Reduce the Cost of Getting a College Degree
by Gary Foreman
Getting a higher education might be expensive but there are ways of cutting college costs. Start with these guidelines for reducing the cost of getting a degree.
Are student loans the next financial bubble we’ll face? Could be. The statistics are staggering.
Over the past 20 years, in-state tuition and fees of public national schools have increased nearly 212%. Out-of-state rose nearly 165%. (source USNews.com)
According to the College Board’s Trends in College Pricing, total costs for tuition and fees for the 2020-21 school year were $10,560 for students attending four-year public colleges and universities in-state and $27,020 out-of-state. For students at private schools, the tab was $37,650. And this does not include housing and the many other college costs that students and parents face.
Those higher costs are causing students to borrow more to finance their education. According to EducationData.org, “The average monthly student loan payment for the Class of 2021 is an estimated $433.” As of March 2021, US student loan debt totaled $1.7 trillion. (source: Debt.org).
And, it’s not just student loans. Undergrads are running up their credit cards, too. The average monthly student credit card balance is $1,420. (Source: CreditRepair.com)
So I spoke with Derek Haake, who founded a site called Campushift.com in college while looking for a better way to save on college textbooks. Along with helping students find the least expensive source for their books, Campus Shift also provided discount deals on food, concerts, campus activities, and clothing. Derek received a degree from The University of Texas at Arlington, then an MBA and JD from the University of Akron.
Given his expertise in the things that students buy, I asked Derek about some of the ways that college students can reduce expenses.
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Q: After tuition, what are the biggest expense categories for college students?
Derek: After tuition, the biggest expense is a student’s living expenses, but these can be managed by proper planning.
The second biggest expense for the new student is their purchasing things that they really do not need – such as the biggest and best meal plan on campus. From there, entertainment expenses and spending money are probably equal to or right at the same cost for most students as textbooks.
Q: Which categories offer the greatest chance for savings for a student?
Derek: Smart living – i.e. living off campus, renting a house with classmates, and buying things from the University that you need or will use are probably the places where you can save the most money.
Also, using the fact that they are a college student can save them on their daily expenses. Flash that student ID wherever you go and receive your student discounts and be sure to stay up to date on any campus deals.
Q: Is it generally cheaper for students to live on campus or off?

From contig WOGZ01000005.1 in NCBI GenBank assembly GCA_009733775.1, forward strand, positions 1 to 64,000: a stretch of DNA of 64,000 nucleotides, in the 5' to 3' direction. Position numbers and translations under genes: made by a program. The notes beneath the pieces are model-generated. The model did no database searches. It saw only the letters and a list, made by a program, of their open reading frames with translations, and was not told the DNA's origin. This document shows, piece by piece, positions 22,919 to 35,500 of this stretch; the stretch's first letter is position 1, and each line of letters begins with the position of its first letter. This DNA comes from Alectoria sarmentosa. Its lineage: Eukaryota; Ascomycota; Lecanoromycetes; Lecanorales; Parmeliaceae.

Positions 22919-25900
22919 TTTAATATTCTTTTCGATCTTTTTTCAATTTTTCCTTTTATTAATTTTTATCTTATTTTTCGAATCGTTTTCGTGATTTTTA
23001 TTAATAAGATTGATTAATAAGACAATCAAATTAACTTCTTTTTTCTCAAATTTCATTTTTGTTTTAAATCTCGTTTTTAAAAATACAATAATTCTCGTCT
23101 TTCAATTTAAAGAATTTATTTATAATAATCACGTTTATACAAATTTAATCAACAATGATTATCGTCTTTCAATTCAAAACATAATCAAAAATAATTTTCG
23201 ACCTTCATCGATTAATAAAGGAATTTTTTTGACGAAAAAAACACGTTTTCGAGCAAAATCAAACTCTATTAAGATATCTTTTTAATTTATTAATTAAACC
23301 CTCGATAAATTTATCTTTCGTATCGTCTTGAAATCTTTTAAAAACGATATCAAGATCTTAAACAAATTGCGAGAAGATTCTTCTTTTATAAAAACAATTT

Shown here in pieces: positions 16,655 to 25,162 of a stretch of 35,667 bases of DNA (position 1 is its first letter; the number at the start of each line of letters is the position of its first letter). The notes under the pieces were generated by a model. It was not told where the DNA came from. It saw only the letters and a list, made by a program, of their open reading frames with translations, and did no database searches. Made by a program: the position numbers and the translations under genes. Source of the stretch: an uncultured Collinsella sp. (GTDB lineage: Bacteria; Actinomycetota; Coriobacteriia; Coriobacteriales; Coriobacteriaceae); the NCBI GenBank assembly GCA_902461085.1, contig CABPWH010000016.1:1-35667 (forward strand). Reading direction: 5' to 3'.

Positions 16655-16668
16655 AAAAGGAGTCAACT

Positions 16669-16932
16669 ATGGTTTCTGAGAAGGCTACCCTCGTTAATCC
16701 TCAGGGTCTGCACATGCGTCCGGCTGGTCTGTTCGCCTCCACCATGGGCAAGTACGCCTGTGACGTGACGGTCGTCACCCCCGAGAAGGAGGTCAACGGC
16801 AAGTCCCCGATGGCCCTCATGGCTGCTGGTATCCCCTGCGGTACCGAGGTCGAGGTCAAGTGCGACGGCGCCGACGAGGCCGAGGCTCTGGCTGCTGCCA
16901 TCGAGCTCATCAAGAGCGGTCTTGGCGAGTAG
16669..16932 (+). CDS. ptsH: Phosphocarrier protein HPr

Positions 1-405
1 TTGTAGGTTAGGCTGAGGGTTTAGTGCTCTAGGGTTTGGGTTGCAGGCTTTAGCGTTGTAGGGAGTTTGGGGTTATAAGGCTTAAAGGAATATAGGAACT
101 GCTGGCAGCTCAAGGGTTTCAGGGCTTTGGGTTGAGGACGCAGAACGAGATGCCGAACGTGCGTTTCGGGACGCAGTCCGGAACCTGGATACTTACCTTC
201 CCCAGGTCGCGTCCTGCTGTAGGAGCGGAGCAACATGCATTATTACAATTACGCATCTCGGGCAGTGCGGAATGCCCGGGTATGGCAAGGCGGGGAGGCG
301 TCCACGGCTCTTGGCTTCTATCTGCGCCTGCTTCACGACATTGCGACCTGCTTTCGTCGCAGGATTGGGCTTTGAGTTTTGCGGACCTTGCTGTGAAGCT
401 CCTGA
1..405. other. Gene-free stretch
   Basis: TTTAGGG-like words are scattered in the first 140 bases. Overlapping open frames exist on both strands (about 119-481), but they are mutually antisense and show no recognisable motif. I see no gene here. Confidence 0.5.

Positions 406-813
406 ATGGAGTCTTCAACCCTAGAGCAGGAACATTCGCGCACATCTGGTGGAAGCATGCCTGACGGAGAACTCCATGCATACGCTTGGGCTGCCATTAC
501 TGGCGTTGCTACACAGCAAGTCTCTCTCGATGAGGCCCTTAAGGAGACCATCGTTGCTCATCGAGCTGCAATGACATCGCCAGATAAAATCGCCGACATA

Derek: In most cases, off campus is cheaper.
First of all, a student can share rent with other classmates of a house or apartment, which can be a fraction of the cost of living in the dorms. Living in a house can also greatly reduce the cost, as many times rental prices of a home are less than that of an apartment.
Finally, a student, if they want a meal package for on campus, they usually can still get one, even if they live off campus, but, buying groceries – buying non-perishables and other things that will get used and not “luxury items”, will save them substantially.
Q: What expense tends to be the most surprising to students?
Derek: Textbooks are one of those costs that a lot of students, especially those that are first-time college students in a family, are surprising. Outside of college, students don’t have to buy books, and the $1,240 per year that the average student spends can be a major surprise to a lot of students. (source: EducationData.org)
Living expenses in a college town generally can be managed, and most people have an idea of how much these expenses will be, but these costs add up quickly.
Q: Paying for a college degree is a major expense. How can students increase the odds of finding jobs that will pay enough to make the expense worthwhile?
Derek: Students can look at fields that are hiring – especially hiring new graduates. Fields like medicine, engineering and business often will have high placement rates. Your other hard sciences will always be in demand at some level, but students should anticipate going to graduate school before they are able to truly find a job that will become a career for them.
Reviewed August 2021
About the Author
Gary Foreman is a former financial planner and purchasing manager who founded The Dollar Stretcher.com website and newsletters in 1996. He's the author of How to Conquer Debt No Matter How Much You Have and he's been featured in MSN Money, Yahoo Finance, Fox Business, The Nightly Business Report, US News Money, Credit.com and CreditCards.com. You can read Gary's full bio here. Gary shares his philosophy of money here. Gary is available for audio, video or print interviews.
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